Our aim was to assess the diagnostic accuracy of bone markers in serum of patients with prostate cancer (PCa) for early detection of bone metastases and their usefulness as predictors of PCa-caused mortality. In sera of 117 PCa patients (pN0M0, n = 39; pN1M0, n = 34; M1, n = 44), 35 healthy men and 35 patients with benign prostatic hyperplasia, bone formation markers [total and bone-specific alkaline phosphatase (tALP, bALP), amino-terminal procollagen propeptides of type I collagen (P1NP), osteocalcin (OC)], bone resorption markers [bone sialoprotein (BSP), cross-linked C-terminal (CTX) and cross-linked N-terminal (NTX) telopeptides of type I collagen, tartrate-resistant acid phosphatase isoenzyme 5b (TRAP)] and osteoclastogenesis markers [osteoprotegerin (OPG), receptor activator of nuclear factor kappaB ligand (RANKL)] were measured. tALP, bALP, BSP, P1NP, TRAP, NTX and OPG were significantly increased in PCa patients with bone metastases compared to patients without metastases. OPG showed the best discriminatory power to differentiate between these patients. Logistic regression analysis resulted in a model with OPG and TRAP as variables that predicted bone metastasis with an overall correct classification of 93%. Patients with concentrations of OPG, P1NP, tALP, bALP, BSP, NTX, TRAP and CTX above cut-off levels showed significantly shorter survival than patients with low marker concentrations. Multivariate Cox proportional hazards regression revealed that only OPG and BSP were independent prognostic factors for PCa-related death. Thus, the importance of serum OPG in detecting bone metastatic spread, alone or in combination with other bone markers, and predicting survival in PCa patients has been clearly demonstrated.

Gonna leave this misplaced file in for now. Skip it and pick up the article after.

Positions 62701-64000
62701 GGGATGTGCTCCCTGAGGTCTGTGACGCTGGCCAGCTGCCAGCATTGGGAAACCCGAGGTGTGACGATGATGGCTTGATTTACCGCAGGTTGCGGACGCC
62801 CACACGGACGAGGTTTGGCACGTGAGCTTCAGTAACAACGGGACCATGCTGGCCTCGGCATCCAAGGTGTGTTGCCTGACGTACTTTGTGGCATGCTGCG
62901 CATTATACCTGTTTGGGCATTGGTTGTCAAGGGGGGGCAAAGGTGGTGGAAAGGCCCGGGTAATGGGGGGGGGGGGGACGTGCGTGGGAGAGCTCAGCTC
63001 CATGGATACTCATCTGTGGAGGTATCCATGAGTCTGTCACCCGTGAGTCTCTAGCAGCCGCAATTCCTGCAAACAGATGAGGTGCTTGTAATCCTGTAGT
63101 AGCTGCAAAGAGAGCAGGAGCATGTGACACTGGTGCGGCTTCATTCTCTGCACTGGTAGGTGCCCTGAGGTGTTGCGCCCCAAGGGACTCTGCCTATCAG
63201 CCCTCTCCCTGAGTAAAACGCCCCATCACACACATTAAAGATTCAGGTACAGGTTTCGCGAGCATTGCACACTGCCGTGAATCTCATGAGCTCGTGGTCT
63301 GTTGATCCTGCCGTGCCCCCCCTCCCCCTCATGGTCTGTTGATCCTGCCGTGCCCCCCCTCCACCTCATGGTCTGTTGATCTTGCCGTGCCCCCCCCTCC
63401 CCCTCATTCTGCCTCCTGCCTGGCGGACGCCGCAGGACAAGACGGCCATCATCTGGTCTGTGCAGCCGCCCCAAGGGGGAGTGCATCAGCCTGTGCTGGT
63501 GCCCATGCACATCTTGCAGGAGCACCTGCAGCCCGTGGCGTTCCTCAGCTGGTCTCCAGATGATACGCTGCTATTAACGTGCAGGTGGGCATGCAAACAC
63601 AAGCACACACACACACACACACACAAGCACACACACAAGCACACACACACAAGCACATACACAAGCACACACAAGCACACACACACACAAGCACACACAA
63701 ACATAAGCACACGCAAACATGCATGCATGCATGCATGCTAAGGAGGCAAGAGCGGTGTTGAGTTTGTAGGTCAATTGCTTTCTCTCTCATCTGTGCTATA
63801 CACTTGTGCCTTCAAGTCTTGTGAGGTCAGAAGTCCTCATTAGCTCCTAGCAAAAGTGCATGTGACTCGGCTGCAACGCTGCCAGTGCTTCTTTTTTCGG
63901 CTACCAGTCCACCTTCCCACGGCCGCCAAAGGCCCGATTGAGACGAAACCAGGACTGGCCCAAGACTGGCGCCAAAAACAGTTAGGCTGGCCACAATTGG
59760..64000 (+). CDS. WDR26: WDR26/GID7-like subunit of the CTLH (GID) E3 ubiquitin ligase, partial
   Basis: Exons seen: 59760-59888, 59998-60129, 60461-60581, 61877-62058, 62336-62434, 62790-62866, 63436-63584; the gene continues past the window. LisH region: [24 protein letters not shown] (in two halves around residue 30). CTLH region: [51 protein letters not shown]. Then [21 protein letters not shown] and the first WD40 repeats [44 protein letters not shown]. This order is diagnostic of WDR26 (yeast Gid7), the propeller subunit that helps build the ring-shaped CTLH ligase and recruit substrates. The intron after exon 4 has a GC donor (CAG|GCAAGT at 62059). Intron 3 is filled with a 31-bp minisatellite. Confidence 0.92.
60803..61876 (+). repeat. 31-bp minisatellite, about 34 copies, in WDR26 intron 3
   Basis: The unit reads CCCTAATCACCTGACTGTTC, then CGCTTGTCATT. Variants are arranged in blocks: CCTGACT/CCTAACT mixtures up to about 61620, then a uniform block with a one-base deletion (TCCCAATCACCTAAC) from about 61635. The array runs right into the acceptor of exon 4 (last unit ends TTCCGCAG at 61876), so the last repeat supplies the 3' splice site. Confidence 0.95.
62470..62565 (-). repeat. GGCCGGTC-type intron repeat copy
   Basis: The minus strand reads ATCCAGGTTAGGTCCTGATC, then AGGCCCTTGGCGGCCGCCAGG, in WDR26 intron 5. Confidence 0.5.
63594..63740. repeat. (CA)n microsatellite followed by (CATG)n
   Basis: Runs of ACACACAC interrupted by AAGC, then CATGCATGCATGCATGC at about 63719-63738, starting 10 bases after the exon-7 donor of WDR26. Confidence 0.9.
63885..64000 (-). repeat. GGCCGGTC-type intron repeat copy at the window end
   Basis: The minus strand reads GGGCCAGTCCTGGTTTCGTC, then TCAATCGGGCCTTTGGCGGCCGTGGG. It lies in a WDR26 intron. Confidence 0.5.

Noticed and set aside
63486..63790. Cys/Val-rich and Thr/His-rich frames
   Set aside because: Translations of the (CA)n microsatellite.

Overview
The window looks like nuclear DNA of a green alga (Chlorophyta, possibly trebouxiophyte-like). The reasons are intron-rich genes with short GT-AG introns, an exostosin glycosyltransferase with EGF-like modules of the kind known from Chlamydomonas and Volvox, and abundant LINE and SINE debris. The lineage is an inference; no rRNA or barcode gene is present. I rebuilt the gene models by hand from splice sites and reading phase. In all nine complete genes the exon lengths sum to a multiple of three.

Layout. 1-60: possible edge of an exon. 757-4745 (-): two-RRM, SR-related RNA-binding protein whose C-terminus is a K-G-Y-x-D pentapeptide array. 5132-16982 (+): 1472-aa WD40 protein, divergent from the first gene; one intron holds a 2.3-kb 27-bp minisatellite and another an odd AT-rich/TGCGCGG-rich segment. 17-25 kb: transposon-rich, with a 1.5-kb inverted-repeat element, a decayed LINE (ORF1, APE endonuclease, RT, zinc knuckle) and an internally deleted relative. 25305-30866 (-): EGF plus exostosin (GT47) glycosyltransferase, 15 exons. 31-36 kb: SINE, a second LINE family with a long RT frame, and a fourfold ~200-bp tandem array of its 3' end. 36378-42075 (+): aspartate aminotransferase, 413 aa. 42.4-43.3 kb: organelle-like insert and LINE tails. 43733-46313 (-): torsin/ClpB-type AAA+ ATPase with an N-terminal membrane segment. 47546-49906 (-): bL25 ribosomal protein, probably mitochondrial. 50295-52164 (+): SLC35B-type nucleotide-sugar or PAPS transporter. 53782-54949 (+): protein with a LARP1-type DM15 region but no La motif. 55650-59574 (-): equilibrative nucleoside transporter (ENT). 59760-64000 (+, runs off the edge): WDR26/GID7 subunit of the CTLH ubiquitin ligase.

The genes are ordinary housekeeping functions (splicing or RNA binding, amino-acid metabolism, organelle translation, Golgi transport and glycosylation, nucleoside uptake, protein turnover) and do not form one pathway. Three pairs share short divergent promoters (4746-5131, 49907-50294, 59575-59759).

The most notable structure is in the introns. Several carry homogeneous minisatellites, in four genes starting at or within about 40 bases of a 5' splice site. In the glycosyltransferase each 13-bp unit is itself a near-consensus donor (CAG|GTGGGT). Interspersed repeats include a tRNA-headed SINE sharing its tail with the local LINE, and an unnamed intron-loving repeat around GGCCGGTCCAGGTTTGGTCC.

Copyright 2004 Wiley-Liss, Inc.